Uncontacted Tribe

    Last Uncontacted Tribe: The Sentinelese of North Sentinel Island

    The Sentinelese are a people who live on a tiny island in the Indian Ocean called North Sentinel Island. For thousands of years, they have refused all contact with the outside world. Using only stones and arrows, they have successfully repelled all invaders and remain one of the last uncontacted tribes in the world.

    As the world's population grows ever larger, continually modernizing and expanding, there remains one of the last tribes to remain totally isolated.

    The Sentinelese on North Sentinel Island, which is one of the Andaman islands that are located in the Bay of Bengal, have rejected all attempts by modern society to contact them. Using only bows and arrows, they aggressively make their stance on foreign intrusion clear to anyone who ventures near - some of whom they've even taken the lives of.

    One of the earliest known recorded mentions was that of British surveyor John Ritchie in 1771, who noticed "a multitiude of lights" as he passed the island while aboard an East India Company ship. Later on in the same year, a merchant ship wrecked on one of the island's reefs. There were 106 passengers who survived and landed on North Sentinel Island, who successfully fended off attacks by the Sentinelese until a Royal Navy rescue party retrieved them.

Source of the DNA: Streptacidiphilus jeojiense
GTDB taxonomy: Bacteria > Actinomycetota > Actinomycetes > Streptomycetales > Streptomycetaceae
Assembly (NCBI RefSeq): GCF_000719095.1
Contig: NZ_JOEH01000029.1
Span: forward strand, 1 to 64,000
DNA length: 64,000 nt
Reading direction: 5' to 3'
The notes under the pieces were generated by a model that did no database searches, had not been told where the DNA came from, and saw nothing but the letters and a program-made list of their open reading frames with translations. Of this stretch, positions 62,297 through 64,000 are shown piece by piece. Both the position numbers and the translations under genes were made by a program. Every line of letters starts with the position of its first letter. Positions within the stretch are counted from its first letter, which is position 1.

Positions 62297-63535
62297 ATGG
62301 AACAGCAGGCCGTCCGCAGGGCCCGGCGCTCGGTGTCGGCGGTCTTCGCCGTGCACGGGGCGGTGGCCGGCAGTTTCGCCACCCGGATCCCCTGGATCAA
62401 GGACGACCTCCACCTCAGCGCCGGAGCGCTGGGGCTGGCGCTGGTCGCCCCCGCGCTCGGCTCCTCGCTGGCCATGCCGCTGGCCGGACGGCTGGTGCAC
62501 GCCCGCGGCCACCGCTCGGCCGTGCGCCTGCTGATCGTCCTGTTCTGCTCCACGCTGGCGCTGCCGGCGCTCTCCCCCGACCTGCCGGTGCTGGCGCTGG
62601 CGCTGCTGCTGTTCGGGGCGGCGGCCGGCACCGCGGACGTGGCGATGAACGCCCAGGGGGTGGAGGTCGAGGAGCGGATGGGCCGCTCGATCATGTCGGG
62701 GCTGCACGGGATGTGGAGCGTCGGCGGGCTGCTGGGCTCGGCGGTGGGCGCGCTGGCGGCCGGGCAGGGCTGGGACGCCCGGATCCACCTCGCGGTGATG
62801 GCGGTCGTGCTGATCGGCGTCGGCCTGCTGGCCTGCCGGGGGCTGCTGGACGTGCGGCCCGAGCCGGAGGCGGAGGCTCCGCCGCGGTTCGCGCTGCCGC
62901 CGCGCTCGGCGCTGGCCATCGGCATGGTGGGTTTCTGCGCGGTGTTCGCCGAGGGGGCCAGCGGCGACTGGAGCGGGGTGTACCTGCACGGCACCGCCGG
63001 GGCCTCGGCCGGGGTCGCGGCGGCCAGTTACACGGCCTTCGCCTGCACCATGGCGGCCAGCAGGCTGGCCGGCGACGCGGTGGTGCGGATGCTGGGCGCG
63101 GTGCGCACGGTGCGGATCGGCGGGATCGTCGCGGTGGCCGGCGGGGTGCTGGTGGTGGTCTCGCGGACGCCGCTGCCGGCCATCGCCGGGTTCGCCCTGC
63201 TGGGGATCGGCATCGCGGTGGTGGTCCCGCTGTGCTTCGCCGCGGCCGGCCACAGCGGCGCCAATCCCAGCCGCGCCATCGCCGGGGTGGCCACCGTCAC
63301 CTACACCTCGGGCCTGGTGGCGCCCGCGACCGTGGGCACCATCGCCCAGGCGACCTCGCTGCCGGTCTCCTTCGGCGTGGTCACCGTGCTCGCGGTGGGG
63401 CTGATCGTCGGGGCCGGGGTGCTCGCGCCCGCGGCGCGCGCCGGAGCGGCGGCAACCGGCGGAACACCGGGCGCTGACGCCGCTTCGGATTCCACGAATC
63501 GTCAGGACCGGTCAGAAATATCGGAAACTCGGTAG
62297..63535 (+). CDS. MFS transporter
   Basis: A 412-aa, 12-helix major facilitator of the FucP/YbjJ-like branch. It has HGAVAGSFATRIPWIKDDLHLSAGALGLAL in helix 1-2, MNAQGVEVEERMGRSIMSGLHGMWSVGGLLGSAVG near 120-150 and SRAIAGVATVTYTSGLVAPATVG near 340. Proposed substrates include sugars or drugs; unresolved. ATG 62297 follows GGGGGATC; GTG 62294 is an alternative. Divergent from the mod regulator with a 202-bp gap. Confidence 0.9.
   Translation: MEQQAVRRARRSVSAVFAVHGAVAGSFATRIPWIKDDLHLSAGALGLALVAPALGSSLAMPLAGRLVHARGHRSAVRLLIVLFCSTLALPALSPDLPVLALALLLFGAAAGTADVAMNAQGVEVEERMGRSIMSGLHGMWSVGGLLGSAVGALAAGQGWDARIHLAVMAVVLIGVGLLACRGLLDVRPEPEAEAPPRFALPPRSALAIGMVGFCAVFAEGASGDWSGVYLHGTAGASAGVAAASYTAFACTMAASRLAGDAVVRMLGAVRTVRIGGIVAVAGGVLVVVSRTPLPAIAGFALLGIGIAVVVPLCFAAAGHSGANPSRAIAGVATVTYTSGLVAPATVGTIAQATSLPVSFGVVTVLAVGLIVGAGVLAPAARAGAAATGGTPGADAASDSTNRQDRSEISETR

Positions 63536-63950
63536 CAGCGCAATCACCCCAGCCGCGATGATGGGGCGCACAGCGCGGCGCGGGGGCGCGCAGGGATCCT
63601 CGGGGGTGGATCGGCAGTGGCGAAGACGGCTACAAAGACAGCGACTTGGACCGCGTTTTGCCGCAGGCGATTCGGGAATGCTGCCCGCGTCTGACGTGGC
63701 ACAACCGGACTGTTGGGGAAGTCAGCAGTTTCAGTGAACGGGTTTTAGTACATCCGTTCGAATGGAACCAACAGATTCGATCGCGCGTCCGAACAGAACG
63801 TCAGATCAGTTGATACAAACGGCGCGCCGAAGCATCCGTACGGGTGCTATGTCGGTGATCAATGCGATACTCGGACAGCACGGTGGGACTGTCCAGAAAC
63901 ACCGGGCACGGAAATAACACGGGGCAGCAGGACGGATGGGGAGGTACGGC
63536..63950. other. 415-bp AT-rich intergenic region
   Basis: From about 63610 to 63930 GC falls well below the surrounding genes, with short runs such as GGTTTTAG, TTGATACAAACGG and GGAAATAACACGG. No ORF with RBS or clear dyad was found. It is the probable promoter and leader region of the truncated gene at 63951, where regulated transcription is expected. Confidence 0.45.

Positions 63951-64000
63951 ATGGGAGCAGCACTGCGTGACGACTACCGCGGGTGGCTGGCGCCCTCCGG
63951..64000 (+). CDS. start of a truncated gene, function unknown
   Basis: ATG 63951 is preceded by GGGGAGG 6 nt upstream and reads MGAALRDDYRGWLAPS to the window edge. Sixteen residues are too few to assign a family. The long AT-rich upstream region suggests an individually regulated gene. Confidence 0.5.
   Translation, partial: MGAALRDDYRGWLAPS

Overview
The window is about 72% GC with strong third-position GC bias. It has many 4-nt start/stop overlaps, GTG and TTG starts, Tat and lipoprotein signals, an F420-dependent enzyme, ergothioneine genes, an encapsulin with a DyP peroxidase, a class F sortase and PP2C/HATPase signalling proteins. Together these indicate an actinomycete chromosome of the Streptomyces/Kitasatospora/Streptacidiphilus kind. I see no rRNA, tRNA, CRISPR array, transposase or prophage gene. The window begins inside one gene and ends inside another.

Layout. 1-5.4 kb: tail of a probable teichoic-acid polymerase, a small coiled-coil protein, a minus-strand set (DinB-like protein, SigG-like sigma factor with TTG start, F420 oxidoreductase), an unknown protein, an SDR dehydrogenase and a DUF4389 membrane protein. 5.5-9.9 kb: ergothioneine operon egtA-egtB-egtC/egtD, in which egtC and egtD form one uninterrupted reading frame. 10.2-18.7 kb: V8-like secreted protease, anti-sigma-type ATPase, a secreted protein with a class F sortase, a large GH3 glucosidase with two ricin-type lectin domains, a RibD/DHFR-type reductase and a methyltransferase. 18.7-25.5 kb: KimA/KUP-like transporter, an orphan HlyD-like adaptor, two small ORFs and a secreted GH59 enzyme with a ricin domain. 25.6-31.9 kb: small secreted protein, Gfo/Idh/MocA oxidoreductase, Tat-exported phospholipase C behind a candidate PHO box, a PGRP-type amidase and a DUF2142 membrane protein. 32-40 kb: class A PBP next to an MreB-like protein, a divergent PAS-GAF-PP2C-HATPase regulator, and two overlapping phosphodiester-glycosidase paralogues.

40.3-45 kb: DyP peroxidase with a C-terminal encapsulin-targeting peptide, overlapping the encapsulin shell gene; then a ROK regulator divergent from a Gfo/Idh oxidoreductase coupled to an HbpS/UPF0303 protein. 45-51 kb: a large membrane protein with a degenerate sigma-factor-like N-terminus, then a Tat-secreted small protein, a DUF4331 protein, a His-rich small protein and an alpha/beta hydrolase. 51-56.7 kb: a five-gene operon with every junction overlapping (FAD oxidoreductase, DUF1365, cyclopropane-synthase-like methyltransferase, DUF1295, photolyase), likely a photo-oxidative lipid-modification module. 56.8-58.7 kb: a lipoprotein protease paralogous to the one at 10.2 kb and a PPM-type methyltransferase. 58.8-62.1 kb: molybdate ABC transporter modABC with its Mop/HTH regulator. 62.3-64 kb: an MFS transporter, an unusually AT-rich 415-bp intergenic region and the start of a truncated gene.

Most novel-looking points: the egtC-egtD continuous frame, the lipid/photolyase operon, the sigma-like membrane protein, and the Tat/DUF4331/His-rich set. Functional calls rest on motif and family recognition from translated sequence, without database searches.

Since then, several expeditions to the island have taken place by various groups.

    In 1887, the first expedition was led by a government administrator Called Maurice Vidal Portman, who sought to learn more about the natives and their culture. They ended up returning to Port Blair with half a dozen captive Sentinelese, most of whom quickly fell sick due to contact with modern illness to which they had no immunity. Subsequently, they were returned to the island with gifts from their captors. Several more expeditions occured in the 19th century.

    Beginning in the late 1960s, the Indian government sent 'exploratory parties' and attempted to establish friendly relations with the Sentinelese people. These visits ceased in 1997 after a mixed response.

    North Sentinel Island was in the direct path of the tsunami that was triggered by the 2004 Indian Ocean earthquake. After fears that the Sentinelese could have been wiped from the map, the Indian authorities dispatched helicopters to survey the area and offer support if needed. The hovering aircraft was greeted by an adult Sentinelese who was wielding a bow and arrow in a clear gesture that informed the authorities that they were alive and that outsiders were not wanted.

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